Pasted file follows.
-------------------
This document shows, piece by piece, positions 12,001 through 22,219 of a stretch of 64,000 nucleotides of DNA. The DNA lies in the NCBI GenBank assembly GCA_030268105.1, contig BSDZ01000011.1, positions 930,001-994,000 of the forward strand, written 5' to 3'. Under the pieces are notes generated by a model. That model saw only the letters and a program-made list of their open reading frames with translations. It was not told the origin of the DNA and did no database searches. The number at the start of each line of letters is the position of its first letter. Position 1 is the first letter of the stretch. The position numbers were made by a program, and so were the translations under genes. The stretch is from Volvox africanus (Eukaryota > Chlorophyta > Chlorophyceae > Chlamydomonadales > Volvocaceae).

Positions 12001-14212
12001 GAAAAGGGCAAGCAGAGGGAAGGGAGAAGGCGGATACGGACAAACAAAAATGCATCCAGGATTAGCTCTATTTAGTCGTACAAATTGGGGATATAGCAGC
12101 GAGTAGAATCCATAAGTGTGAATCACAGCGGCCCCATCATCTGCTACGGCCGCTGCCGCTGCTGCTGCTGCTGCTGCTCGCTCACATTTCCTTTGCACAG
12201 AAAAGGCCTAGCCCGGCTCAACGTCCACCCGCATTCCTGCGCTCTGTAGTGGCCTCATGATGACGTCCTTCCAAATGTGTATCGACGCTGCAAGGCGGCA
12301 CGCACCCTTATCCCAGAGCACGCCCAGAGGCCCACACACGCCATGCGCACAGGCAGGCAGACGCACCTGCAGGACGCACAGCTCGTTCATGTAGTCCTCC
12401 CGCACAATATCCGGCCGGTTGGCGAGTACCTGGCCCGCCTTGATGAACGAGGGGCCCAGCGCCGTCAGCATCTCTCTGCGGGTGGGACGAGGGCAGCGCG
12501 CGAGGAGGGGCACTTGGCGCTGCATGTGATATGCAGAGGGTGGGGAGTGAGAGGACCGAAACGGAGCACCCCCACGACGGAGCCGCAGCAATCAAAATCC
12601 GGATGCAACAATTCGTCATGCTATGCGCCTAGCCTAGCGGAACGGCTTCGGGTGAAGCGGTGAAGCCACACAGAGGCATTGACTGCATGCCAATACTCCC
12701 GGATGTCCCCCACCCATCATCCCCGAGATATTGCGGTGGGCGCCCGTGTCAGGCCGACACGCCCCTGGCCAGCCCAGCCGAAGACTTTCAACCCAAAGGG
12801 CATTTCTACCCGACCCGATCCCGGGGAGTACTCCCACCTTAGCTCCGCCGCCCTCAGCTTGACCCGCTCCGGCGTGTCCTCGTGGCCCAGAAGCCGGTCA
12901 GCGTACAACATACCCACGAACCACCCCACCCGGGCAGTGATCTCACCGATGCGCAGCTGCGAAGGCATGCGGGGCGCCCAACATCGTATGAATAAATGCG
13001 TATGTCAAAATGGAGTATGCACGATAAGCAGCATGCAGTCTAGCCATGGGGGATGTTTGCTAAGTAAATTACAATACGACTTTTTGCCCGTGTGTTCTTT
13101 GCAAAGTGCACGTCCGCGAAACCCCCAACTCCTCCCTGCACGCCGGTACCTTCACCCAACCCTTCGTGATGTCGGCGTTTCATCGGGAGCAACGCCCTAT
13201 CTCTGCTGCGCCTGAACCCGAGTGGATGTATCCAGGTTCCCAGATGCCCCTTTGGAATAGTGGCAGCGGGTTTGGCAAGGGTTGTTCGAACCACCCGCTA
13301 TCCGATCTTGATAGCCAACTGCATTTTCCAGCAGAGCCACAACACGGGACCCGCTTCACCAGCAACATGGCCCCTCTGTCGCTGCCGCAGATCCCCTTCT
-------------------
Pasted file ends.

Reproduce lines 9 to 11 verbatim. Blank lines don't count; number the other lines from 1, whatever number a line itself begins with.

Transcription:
12601 GGATGCAACAATTCGTCATGCTATGCGCCTAGCCTAGCGGAACGGCTTCGGGTGAAGCGGTGAAGCCACACAGAGGCATTGACTGCATGCCAATACTCCC
12701 GGATGTCCCCCACCCATCATCCCCGAGATATTGCGGTGGGCGCCCGTGTCAGGCCGACACGCCCCTGGCCAGCCCAGCCGAAGACTTTCAACCCAAAGGG
12801 CATTTCTACCCGACCCGATCCCGGGGAGTACTCCCACCTTAGCTCCGCCGCCCTCAGCTTGACCCGCTCCGGCGTGTCCTCGTGGCCCAGAAGCCGGTCA